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Visualizing Financials of the World’s Biggest Companies: From IPO to Today

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In today’s fast-paced world, companies need to adapt if they want to stay relevant. Even the Big Tech giants can’t get too comfortable—to remain competitive, large corporations like Google and Amazon are constantly innovating and evolving.

This series of graphics by Truman Du illustrates the income statements of five of the world’s biggest companies—Amazon, Apple, Microsoft, Tesla, and Alphabet—and shows how their financials have evolved since the date of their very first public disclosures.

Editor’s note: Click on any graphic to see a full-width version that is higher resolution. Also, because these companies are in some cases 10,000x the size they were at IPO date, the two visual financial statements are not meant to be directly comparable in sizing.

Visual Income Statements: From IPO to Today

Let’s start with Apple, the first company to go public, and the biggest in the mix:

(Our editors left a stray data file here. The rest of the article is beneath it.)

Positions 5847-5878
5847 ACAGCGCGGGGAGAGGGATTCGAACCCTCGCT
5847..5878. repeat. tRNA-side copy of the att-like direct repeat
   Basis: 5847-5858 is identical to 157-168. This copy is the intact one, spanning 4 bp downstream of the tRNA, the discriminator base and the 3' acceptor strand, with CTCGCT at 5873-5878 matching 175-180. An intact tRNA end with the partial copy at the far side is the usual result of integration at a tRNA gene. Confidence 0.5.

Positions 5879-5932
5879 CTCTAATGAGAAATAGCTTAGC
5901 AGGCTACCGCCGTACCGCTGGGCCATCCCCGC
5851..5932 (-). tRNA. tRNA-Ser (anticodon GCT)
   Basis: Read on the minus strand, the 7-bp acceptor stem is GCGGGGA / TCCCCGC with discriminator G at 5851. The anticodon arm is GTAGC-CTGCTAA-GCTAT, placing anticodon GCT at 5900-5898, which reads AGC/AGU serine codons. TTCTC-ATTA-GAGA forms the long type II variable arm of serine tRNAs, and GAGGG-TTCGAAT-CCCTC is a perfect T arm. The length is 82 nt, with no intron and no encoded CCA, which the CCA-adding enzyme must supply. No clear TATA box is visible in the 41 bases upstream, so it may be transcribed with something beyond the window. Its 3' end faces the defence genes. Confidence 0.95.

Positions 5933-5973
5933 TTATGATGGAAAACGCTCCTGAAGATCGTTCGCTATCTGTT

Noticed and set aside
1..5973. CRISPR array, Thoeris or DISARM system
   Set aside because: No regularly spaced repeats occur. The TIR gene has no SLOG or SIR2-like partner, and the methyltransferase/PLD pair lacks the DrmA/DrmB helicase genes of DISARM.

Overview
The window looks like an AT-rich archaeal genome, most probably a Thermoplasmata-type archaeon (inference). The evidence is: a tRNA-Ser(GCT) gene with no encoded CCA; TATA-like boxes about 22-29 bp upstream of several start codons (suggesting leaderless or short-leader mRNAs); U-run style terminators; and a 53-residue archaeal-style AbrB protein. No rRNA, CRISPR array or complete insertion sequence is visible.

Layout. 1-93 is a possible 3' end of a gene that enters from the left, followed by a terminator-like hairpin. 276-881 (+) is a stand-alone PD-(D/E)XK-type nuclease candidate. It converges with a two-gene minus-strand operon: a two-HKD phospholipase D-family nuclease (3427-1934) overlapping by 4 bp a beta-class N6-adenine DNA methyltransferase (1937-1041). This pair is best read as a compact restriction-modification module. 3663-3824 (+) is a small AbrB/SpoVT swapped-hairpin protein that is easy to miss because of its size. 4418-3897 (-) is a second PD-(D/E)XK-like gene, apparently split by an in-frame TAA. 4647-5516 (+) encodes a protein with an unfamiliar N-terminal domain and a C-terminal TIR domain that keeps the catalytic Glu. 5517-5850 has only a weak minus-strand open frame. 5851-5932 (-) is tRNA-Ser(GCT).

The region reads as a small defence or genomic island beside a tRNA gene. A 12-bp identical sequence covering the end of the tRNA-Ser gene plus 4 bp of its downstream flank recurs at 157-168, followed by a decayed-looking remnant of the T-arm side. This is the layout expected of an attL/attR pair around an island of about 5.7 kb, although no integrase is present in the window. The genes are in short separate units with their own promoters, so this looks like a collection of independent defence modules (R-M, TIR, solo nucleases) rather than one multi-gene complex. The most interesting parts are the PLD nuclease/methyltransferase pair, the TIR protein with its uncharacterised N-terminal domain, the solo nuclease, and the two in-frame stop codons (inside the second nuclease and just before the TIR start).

1. Apple

Apple's Evolving Revenue Streams

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Back in 1998, Apple went by the name “Apple Computer,” because at the time, the company only sold computers and computer hardware kits. However, over the next decade, the company expanded its product offerings and started to sell various consumer tech products like phones, portable music players, and even tablets.

Apple’s consumer tech was so successful, that by 2007 the company decided to drop “Computer” from its name. Fast forward to today, and the company also generates revenue through services like Apple TV and Apple Pay.

While computers are still a core part of its business, the iPhone has become the biggest revenue driver for the company.

In 2021, Apple generated $94.7 billion in profit at a 26% margin. Today, the company is one of the only Big Tech companies that has been able to withstand the industrywide drop in valuations. Sitting strong with a market capitalization over $2 trillion, the company is worth roughly the same as Amazon, Alphabet, and Meta combined.

2. Microsoft

Microsoft's Evolving Revenue Streams

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Microsoft, one of the oldest companies on this list, went public in 1985. Back then, the company only sold microprocessors and software—hence the name Micro-Soft.

And while Microsoft’s flagship operating system (Windows) is still one of its major revenue drivers, the company’s product offerings have become much more diverse.

Now, its revenue streams are split fairly evenly between its cloud service (Azure), productivity tools (Office), and personal computing (Xbox and Windows OS).

3. Amazon

Amazon's Evolving Revenue Streams

View the full-size infographic